ECONOMIC relations between Zimbabwe and Mozambique seem to be heading for the rocks after President Emmerson Mnangagwa’s administration banned various products from the neighbouring country including beer lines.
Reports from Zimbabwe’s eastern neighbour quote that country’s Minister of Trade and Commerce, Ragendra de Sousa as having told Mnangagwa that the ban could be met with retaliatory measures from President Philipe Nyusi’s government.
Zimbabwe heavily relies on Mozambique for access to the sea from which fuel and other votal commodities are collected.
De Sousa reportedly told Mozambican industrialists during a business sector reflection seminar in Maputo on Monday that Zimbabwe had created administrative difficulties and was preventing Mozambican companies from exporting their products in blatant disregard of the Sadc Free Trade Protocol.
“I said Mr President (Mnangagwa), you know that my border colleague is going to get malaria and won’t open the border for three days,’ and he got the message,” the Mozambican Minister reportedly said.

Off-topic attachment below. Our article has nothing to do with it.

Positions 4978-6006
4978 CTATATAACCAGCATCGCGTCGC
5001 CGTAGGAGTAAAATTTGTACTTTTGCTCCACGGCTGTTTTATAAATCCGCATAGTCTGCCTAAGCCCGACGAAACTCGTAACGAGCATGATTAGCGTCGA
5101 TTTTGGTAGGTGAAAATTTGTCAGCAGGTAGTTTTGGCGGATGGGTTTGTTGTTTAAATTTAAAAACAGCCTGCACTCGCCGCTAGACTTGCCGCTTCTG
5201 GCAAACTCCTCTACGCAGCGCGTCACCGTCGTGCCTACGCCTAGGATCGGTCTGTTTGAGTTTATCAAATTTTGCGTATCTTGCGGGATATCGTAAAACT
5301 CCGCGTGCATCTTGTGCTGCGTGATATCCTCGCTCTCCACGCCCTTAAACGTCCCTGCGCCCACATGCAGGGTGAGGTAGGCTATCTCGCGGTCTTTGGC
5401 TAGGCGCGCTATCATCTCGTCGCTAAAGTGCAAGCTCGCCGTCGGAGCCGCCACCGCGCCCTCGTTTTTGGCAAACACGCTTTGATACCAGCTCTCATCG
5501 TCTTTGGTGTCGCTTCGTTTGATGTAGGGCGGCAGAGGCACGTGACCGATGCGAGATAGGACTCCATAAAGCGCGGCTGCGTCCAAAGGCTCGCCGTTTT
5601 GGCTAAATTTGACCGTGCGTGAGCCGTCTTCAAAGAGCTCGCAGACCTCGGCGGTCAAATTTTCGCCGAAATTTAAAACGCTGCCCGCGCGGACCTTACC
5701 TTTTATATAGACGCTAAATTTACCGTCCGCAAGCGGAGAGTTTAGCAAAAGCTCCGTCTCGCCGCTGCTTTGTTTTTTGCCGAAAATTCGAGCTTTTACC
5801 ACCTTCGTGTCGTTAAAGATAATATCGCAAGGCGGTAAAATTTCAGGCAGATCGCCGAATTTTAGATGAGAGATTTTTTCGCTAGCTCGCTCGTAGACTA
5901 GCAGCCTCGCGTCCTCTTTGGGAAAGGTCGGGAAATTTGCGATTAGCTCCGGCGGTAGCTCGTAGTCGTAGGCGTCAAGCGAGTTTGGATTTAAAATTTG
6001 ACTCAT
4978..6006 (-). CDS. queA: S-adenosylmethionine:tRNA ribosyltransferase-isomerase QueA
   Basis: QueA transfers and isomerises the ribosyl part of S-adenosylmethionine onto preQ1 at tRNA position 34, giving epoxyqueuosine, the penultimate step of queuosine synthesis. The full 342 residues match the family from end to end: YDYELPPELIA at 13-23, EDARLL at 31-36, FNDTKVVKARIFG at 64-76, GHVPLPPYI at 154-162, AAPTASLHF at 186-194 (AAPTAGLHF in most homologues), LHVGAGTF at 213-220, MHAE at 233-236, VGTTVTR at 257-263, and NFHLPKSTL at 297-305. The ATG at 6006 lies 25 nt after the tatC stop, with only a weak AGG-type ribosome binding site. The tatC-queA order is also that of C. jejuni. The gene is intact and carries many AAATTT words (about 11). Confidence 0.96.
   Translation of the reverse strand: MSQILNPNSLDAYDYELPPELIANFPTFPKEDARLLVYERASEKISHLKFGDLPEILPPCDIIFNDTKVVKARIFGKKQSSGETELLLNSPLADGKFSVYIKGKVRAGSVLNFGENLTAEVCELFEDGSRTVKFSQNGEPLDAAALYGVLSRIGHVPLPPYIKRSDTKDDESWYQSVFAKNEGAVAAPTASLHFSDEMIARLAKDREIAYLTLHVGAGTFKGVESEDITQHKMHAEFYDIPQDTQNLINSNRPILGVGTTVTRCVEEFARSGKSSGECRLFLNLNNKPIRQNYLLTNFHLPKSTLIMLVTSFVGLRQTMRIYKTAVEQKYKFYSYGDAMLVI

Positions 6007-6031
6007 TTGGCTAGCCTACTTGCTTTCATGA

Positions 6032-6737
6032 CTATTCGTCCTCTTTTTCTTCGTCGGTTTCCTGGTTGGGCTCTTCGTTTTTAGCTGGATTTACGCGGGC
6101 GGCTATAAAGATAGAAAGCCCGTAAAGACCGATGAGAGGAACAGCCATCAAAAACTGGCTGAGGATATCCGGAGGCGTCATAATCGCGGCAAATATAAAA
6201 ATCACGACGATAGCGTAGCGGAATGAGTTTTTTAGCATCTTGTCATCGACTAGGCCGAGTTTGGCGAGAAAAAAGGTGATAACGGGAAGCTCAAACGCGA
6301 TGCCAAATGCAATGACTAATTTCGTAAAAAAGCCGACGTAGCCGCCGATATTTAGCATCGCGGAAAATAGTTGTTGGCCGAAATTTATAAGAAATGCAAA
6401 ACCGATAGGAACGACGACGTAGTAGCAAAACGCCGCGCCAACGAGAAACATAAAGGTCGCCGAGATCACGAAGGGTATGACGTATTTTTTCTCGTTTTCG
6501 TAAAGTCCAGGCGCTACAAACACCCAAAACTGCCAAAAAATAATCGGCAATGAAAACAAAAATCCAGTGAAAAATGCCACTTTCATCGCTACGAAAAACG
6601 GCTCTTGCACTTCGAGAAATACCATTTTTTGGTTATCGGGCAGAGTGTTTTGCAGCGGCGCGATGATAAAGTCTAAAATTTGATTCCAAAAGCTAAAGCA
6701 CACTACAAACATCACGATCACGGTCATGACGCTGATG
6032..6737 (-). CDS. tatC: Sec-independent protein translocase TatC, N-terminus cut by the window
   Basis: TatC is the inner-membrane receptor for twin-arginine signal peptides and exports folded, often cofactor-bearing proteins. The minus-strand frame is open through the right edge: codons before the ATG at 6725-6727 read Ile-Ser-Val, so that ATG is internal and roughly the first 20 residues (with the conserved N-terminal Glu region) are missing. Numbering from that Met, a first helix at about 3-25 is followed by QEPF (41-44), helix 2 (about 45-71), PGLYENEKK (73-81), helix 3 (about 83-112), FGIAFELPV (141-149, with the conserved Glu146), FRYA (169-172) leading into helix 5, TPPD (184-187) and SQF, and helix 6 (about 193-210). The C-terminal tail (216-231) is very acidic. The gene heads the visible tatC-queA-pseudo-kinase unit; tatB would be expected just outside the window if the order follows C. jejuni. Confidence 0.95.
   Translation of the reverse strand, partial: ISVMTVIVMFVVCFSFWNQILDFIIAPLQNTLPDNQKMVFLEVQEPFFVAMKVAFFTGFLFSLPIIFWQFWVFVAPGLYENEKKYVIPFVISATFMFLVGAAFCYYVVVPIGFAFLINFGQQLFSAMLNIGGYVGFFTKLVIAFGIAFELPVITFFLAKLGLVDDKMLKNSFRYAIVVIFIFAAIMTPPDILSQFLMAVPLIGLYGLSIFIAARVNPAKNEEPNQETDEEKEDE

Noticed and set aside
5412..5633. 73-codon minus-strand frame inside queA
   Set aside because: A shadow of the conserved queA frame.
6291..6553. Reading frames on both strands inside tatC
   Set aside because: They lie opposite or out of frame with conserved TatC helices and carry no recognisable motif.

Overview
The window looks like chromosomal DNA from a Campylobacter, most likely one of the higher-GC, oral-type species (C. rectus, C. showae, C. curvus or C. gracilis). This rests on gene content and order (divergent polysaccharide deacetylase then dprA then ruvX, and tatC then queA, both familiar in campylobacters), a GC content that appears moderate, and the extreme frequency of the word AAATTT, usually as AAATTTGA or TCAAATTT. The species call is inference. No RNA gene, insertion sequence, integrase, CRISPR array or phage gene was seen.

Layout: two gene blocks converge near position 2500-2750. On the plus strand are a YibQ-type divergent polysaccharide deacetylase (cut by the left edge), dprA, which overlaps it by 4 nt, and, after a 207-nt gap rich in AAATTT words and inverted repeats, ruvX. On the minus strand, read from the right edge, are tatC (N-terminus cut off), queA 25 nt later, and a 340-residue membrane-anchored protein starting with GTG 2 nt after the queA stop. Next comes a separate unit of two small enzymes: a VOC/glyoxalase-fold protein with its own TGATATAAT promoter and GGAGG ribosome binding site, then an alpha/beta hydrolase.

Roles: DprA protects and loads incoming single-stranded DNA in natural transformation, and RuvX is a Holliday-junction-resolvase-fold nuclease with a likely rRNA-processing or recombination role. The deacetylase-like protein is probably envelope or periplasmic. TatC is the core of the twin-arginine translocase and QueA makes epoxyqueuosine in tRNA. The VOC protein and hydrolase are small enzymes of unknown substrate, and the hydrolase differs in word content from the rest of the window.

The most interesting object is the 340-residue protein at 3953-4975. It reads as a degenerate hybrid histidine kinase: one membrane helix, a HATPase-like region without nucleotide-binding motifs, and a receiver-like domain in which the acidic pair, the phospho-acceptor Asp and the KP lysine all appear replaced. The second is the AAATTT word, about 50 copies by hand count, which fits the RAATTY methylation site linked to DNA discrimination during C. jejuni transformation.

Mnangagwa was in Mozambique last month for the Africa-US Business Summit and took the chance to talk to Nyusi over possible power supplies.
De Sousa according to reports said Mozambique could “use” its strategic location to choke Zimbabwe.
“We have this weapon, which is our geographical location. One of these days, that colleague of mine at the border will catch malaria and not open the border for three days,” threatened De Sousa.
He gave an example of how a few years ago, Mozambique had reacted by closing the Malawi-Mozambique border after authorities in its northern neighbour banned soft drinks from his country over claims they contained excess chemicals.
“When nothing seemed to work, my countrymen (immigration and customs officials at the Mozambique–Malawi border) forgot to open the border for two hours, immediately after which it was raining phone calls and delegations,” De Sousa said.
He said the ban was immediately lifted in 2017.
“Mozambique has this weapon, which is our geographical location. If they stick to the strategy of not using the law and using mechanisms, we will do the same,” warned the minister.
Landlocked Zimbabwe uses the Port of Beira in Mozambique to import and export most a majority of its products including fuel and machinery.